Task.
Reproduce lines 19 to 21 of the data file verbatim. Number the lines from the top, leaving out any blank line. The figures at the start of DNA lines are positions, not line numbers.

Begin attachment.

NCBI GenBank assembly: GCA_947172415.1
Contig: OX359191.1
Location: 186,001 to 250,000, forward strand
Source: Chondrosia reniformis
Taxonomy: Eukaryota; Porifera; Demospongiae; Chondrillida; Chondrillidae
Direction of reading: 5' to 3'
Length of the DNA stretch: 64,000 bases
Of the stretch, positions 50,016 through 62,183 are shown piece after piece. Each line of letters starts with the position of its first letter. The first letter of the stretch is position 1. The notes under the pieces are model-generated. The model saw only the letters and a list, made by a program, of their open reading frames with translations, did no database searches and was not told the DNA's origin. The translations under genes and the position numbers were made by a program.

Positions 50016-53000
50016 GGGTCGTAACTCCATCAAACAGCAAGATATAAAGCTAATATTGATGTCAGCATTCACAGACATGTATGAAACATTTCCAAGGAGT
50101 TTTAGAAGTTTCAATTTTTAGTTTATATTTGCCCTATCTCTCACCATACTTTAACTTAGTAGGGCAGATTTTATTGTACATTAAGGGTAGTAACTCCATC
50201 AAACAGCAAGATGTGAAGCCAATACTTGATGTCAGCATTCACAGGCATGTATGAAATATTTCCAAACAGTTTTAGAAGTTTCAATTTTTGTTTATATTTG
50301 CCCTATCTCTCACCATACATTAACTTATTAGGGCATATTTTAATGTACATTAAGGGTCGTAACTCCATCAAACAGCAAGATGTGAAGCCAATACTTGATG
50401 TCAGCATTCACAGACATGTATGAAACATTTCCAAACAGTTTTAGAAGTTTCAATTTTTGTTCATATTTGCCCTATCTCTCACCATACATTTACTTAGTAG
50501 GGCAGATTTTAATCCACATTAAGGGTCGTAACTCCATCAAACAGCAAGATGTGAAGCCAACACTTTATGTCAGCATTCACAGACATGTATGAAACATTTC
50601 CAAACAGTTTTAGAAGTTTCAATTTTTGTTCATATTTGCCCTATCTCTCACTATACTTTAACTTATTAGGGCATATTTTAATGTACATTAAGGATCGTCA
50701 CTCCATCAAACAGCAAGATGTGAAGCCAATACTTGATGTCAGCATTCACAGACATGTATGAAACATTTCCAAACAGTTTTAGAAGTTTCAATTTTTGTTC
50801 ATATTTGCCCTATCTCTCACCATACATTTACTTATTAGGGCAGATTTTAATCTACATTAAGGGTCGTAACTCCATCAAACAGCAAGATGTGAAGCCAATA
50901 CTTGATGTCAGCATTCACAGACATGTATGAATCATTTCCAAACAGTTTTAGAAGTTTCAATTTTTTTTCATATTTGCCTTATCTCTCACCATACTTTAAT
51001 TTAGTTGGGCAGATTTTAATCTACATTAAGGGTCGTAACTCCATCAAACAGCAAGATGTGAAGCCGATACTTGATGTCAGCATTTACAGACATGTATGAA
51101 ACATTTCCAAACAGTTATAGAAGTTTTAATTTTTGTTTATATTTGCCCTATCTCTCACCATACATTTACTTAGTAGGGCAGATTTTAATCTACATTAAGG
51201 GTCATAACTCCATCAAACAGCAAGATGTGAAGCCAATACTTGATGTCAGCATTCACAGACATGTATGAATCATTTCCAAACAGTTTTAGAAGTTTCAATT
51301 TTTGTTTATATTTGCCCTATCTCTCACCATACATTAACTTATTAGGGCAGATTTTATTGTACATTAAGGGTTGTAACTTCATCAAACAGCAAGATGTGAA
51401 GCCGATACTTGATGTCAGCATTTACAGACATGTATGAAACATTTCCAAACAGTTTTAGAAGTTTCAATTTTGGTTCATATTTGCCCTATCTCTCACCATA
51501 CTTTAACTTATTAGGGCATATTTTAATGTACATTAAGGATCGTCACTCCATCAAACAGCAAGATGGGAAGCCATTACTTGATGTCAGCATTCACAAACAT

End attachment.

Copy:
50901 CTTGATGTCAGCATTCACAGACATGTATGAATCATTTCCAAACAGTTTTAGAAGTTTCAATTTTTTTTCATATTTGCCTTATCTCTCACCATACTTTAAT
51001 TTAGTTGGGCAGATTTTAATCTACATTAAGGGTCGTAACTCCATCAAACAGCAAGATGTGAAGCCGATACTTGATGTCAGCATTTACAGACATGTATGAA
51101 ACATTTCCAAACAGTTATAGAAGTTTTAATTTTTGTTTATATTTGCCCTATCTCTCACCATACATTTACTTAGTAGGGCAGATTTTAATCTACATTAAGG